So Danny Boyle’s tough task of having to describe and define Britishness to the world (or at least to itself) seems quickly to be turning into a sort of giant Rorschach test for the nation, with everyone drawing the meaning they want to see in it, or on some counts most did not want to see.
For all the people identifying Voldermort and Cruella de Vil as the Tories attacking the NHS, one commenter on a Guardian thread saw Mary Poppins’ intervention as the private sector saving the NHS from its own failures. And with the Romneyshambles fresh in our mind, it hard not to agree with the New York Times review that who felt it was “most inspired by a scene from the movie Love Actually, in which Hugh Grant, playing the prime minister, explains [to his dislikeable American guest no less] that Britain is still a great nation because it is “the country of Shakespeare, Churchill, the Beatles, Sean Connery, Harry Potter, David Beckham’s right foot.””
It was of course so much more than that: with its cavalcade of cultural references from the shipping forecast to Kes, Elgar to Brookside, it managed to be simultaneously traditional and progressive – even a little subversive. It was flat out bonkers but also strangely moving.
A cinematic inkblot popped up for me with a clip from A Matter of Life and Death, nodding to one of the many influences on the night’s creative director, the films of Emeric Powell and Michael Pressburger. We know that Boyle is a fan, and long-time collaborator producer Andrew Macdonald is in fact the grandson of Pressburger. With its (sort of) monochrome, bureaucratic, interventionist heaven, A Life Less Ordinary directly homages A Matter of Life and Death, and there is a broader sensibility to Boyle’s cinema that I think he often shares with Powell and Pressburger: the interspersing of the real and the fantastical, the avoidance of neat narrative morality, the simultaneous respect of artistic truth but also box-office imperatives.
It’s important not to read influences too deeply – Boyle is definitely his own man. However, after this ceremony designed to express nationality, I did find myself thinking about P&P and their own explorations of Britishness and Britain’s place in the world – something that they achieved with more honestly and with greater nuance than many of their contemporaries.
A Matter of Life and Death looks at Britain’s relationship with America, and gives us David Niven as the quintessential English intellectual: a poet reluctantly called into the fight, who appeals to the law, to justice and ultimately to love. Black Narcissus explores, among many other things, the uneasy relationship of the British with Empire, a vexed question more or less sidestepped by Boyle in the ceremony (although Bond and a few boys in uniform were there to remind us that we haven’t lost the propensity to interfere in foreign countries.)
Apart from a wave from Churchill’s statue and the Dambusters March, Boyle was smart enough not to mention the war. On their part, P&P were behind some patriotic wartime fare. But what did they do at the height of the Second World War? They made a film about a friendship between an Englishman and German, The Life and Death of Colonel Blimp. It was a film that the Government did all they could to discourage, and Churchill wanted it banned.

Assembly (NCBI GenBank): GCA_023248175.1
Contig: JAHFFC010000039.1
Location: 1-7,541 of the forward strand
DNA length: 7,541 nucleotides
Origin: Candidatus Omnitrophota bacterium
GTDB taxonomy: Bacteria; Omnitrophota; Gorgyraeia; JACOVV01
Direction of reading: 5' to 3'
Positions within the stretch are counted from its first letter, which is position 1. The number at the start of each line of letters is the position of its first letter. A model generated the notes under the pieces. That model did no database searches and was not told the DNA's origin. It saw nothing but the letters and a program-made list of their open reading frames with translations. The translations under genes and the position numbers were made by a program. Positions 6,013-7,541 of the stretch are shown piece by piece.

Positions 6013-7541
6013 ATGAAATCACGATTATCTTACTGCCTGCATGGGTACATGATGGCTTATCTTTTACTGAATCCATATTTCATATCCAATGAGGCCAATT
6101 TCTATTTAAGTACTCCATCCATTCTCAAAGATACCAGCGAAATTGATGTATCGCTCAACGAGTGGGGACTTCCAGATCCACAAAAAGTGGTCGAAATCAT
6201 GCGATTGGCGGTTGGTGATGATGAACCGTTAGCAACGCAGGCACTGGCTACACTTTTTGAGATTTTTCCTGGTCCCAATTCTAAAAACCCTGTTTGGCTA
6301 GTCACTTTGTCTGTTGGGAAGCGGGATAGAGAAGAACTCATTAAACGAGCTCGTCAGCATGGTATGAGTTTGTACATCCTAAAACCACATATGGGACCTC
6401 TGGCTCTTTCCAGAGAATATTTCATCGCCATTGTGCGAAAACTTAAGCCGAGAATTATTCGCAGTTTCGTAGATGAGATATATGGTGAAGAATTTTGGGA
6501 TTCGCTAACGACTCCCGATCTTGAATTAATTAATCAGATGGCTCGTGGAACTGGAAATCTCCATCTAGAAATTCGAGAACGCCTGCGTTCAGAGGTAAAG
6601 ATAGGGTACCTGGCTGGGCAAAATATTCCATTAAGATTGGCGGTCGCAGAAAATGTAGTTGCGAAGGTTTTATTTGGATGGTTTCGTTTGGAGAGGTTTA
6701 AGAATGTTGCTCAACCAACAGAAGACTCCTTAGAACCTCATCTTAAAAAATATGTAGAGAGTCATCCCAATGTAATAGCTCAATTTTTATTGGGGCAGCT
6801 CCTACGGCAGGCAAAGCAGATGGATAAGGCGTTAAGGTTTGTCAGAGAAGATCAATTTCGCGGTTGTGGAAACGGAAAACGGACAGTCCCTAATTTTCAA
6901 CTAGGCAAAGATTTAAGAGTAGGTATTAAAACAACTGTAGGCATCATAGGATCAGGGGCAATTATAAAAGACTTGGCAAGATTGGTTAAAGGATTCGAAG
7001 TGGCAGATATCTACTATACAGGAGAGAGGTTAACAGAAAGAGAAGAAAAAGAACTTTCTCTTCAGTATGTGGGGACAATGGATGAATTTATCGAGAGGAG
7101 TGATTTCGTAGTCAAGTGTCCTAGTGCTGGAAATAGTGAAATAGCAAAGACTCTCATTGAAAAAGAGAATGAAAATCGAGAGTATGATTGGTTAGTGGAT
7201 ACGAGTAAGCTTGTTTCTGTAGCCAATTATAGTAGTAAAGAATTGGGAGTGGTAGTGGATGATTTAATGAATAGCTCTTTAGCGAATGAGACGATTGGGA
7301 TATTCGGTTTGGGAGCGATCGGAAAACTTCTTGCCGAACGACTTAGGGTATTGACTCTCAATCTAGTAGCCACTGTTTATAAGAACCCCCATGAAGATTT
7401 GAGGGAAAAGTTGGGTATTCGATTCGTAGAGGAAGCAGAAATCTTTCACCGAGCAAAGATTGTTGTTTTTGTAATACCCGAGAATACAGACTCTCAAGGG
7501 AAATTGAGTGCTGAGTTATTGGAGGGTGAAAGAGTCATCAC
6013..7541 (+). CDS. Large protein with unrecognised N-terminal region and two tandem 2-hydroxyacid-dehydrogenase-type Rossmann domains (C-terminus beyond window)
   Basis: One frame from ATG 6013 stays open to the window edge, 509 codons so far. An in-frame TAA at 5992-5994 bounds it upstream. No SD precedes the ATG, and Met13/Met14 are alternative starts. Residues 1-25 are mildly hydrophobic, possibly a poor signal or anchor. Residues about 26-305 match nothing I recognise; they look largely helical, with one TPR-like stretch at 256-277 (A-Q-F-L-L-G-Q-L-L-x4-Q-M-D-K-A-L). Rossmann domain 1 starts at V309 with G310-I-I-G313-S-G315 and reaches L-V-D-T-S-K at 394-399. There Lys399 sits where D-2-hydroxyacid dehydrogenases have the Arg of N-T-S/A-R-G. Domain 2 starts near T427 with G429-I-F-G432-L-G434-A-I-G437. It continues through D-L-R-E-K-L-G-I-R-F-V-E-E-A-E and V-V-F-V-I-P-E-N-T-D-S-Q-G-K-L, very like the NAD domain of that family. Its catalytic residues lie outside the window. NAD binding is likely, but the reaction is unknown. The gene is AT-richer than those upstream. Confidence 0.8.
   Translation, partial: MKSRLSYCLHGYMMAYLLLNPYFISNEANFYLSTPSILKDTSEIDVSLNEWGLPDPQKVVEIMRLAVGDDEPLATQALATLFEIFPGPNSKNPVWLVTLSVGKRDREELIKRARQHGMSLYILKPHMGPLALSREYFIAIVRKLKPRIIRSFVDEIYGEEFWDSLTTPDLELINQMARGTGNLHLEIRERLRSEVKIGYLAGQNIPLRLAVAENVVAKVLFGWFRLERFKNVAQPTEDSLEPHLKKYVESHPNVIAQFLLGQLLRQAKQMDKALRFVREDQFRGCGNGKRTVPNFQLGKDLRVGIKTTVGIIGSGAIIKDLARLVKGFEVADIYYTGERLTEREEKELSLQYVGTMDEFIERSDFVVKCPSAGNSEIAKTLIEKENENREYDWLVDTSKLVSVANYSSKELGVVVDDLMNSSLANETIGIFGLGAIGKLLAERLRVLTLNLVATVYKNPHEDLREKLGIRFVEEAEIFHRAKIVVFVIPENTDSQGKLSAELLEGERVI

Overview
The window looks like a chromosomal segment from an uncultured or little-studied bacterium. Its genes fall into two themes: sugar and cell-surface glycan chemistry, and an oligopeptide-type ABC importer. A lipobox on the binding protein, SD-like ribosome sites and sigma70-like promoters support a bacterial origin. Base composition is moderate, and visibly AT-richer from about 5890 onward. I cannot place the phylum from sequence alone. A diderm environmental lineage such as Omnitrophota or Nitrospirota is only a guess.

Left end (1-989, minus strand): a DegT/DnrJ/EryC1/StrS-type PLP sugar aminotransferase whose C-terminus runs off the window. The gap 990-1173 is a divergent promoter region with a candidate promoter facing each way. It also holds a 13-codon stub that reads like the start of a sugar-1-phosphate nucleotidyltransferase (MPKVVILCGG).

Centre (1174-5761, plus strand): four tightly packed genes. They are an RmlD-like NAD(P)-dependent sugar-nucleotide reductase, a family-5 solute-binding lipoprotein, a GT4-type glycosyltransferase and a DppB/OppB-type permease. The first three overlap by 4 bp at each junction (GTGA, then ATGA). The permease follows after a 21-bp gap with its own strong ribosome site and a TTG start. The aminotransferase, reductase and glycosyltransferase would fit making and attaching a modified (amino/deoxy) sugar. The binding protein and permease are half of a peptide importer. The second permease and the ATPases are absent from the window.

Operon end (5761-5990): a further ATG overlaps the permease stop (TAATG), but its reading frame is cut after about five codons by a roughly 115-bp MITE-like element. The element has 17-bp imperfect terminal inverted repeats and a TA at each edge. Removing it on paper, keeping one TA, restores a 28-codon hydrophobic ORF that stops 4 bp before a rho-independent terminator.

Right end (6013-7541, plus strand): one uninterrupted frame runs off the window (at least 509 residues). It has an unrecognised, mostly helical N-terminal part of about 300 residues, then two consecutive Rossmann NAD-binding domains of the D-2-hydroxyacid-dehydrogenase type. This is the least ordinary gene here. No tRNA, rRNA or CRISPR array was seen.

Incidentally, P&P are often written about with regard to Englishness rather than Britishness, but they have a much broader canvas (Pressburger after all was a Hungarian.) And if I Know Where I’m Going isn’t devoted to the brooding Scottish Island landscape I don’t know what is.
I thought perhaps most of A Canterbury Tale, among the more idiosyncratic and underrated of P&Ps films. It gives us an intersection of ancient and modern (a falcon becoming a Spitfire long before Kubrick played the same trick with a bone and a spaceship); and a weaving together of myth, religion, humour and the English countryside. All those elements were present in Boyle’s vision. And, notwithstanding its Nazi origins, what was the last 70 days or so of the Torch Relay if not a form of pilgrimage?
Of course all these sort of spectacles can bring to mind the breathtaking ballet sequence in The Red Shoes with its blurring of the theatrical and cinematic, but I’m stretching my point, right? Well maybe a little. Beyond the odd nod and the undoubted underlying influence of P&P’s films on many directors working today, I’m not really saying that Boyle was directly referencing all these films in his ceremony. It’s more a case that, half a century apart, these filmmakers draw water from some of the same wells, mine some of the same seams. Boyle of course has the digital age to inspire him, and the new life breathed into Britain by modern pop culture and multiculturalism (yes, shut up Aiden Burley), which made it all the richer.
Towards the end of his life Michael Powell had unfulfilled plans to adapt The Tempest, the play from which Kenneth Branagh spoke, and I imagine he would have thoroughly enjoyed last night. If they had hired a film director to create the London Olympics opening ceremony back in 1948, the honour would have probably gone to David Lean or Alexander Korda. But if they had wanted something with the imagination, humour and daring of last night’s efforts, they would have gone for Powell and Pressburger.